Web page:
The A.U.M.M. Project

Andrew Liles

The A.U.M.M. Project

Year: 2018
Label: Pipkin (CDR028)
Format: CDR in metal tin + 9 photos. Released in an edition of 30 copies.

The A.U.M.M. Project*

* Does not appear on the download version of this release.


The machine this ‘music’ is made on is the Open NSynth Super. I call mine the A.U.M.M – the Artificially Unintelligent Monster Maschine. Basically, you can add one or more instruments to each corner of the machine, and where one places one’s finger on the X Y pad in the centre determines the amount of blending between the instruments.

For example, you could assign a piano sound in the left corner and guitar in the right corner. If you placed your finger on the left corner you would hear only piano. If you were to place your finger on the right corner you would hear only guitar. If you were to place your finger in-between the left and right you would hear half guitar and half piano, thus creating a hybrid instrument – the Piatar if you will. The use of Artificial Intelligence (AI), through very intense and data heavy calculations, determines what it ‘thinks’ the Piatar should sound like.

A traditional composer would, I presume, have instruments tuned to be in harmony with one another; synced, tuned, clean and complimentary sounds.

I’m not a traditional composer, arguably not a composer at all, so I decided that each note would be a different sound. I chose 128/256 random and not so random sounds – all kinds of tuned sounds and sound effects. The AI would in turn process these sounds in such a way so that I could theoretically create an ‘illogical’ instrument with no musical scale or distinct hybrid ‘instrument’ but many different permutations, each note played on the keyboard being its own instrument.

I wanted to design a machine that had no logic and that would not create a formal musical structure. I wanted the AI to invent tones that had never been heard before. A universe of sound reinvented by the computer’s dreams and imagination.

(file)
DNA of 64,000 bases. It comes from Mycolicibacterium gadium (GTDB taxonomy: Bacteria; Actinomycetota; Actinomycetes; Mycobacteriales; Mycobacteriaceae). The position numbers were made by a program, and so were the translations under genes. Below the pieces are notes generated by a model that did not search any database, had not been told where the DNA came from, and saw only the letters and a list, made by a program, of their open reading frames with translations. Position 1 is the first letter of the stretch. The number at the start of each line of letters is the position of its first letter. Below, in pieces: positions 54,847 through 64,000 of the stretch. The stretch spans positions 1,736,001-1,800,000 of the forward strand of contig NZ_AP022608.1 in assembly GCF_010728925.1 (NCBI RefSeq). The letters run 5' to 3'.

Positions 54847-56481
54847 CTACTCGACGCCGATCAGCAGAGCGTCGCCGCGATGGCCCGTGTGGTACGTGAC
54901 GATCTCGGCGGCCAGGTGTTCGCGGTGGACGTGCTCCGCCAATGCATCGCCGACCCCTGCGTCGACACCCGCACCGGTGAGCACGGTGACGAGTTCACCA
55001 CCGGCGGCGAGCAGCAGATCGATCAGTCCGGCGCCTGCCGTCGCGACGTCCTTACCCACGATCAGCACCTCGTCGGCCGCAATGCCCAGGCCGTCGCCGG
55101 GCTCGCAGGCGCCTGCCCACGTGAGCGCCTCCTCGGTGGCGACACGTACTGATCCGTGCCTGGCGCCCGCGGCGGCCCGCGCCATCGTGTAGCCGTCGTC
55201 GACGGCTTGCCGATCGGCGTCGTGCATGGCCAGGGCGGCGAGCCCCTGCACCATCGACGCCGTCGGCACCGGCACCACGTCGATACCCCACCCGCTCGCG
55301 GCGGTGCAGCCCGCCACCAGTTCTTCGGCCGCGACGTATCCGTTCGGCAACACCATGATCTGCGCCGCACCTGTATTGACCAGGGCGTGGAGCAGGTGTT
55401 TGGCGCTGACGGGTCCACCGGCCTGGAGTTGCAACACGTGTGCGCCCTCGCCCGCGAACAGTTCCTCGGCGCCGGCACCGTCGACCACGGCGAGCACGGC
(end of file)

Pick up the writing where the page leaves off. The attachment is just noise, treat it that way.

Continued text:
The sounds you hear on this recording are made entirely by the NSynth machine learning algorithm. I have used a sparing amount of EQ, stereo effects, reverb and echo to smooth out the sounds. The music is played by me, and the raw sounds fed into NSynth are chosen by me, but other than that, all the sounds you are hearing come from the imagination of a computer.


Due to the limitations and format of the files that are used for the NSynth, this recording may, in part, lack some fidelity.


To quote its creators, ‘NSynth uses deep neural networks to generate sounds at the level of individual samples. Learning directly from data, NSynth provides artists with intuitive control over timbre and dynamics, and the ability to explore new sounds that would be difficult or impossible to produce with a hand-tuned synthesizer.’

The NSynth algorithm is far too computationally intensive to be run in real-time or indeed on anything but a reasonably powerful computer. In this case a workstation equipped with 2x Nvidia GTX 1080 Ti GPUs, together capable of over 22 trillion calculations per second, was used.

With 4x instruments per corner and 16 notes/pitches each, it took just short of 3 days for the algorithm to run, in total generating over 10,000 audio files for the many different combinations of input sounds and the interpolation points between them, and pitch.

Once the artificially generated sounds had been created they were loaded onto the Open NSynth Super, which provides a physical interface for navigating the sounds that exist in between the sounds input to NSynth.


This project would not have been possible without the talents of Andrew Back who introduced me to, and built me, an NSynth Super. I am eternally grateful for his technical skills and the time he has dedicated to this experiment.

Andrew Back has been making and breaking electronics for as long as he can remember, he runs an engineering consultancy, and is an occasional artist –